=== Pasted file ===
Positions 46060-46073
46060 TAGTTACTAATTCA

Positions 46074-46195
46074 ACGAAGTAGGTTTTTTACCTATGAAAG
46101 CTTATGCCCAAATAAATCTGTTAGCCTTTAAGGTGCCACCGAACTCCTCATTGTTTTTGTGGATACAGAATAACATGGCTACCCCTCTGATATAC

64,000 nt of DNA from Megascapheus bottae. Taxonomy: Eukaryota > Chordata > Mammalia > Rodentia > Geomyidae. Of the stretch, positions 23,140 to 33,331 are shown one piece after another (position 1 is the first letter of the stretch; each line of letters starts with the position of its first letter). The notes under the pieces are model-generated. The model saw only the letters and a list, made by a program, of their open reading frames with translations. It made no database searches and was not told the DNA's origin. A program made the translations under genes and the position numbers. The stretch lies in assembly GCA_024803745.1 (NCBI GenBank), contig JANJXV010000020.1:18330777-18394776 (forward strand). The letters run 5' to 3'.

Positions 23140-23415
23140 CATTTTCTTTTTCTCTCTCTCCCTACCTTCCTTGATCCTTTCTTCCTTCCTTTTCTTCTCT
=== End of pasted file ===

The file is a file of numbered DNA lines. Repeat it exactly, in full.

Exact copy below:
Positions 46060-46073
46060 TAGTTACTAATTCA

Positions 46074-46195
46074 ACGAAGTAGGTTTTTTACCTATGAAAG
46101 CTTATGCCCAAATAAATCTGTTAGCCTTTAAGGTGCCACCGAACTCCTCATTGTTTTTGTGGATACAGAATAACATGGCTACCCCTCTGATATAC

64,000 nt of DNA from Megascapheus bottae. Taxonomy: Eukaryota > Chordata > Mammalia > Rodentia > Geomyidae. Of the stretch, positions 23,140 to 33,331 are shown one piece after another (position 1 is the first letter of the stretch; each line of letters starts with the position of its first letter). The notes under the pieces are model-generated. The model saw only the letters and a list, made by a program, of their open reading frames with translations. It made no database searches and was not told the DNA's origin. A program made the translations under genes and the position numbers. The stretch lies in assembly GCA_024803745.1 (NCBI GenBank), contig JANJXV010000020.1:18330777-18394776 (forward strand). The letters run 5' to 3'.

Positions 23140-23415
23140 CATTTTCTTTTTCTCTCTCTCCCTACCTTCCTTGATCCTTTCTTCCTTCCTTTTCTTCTCT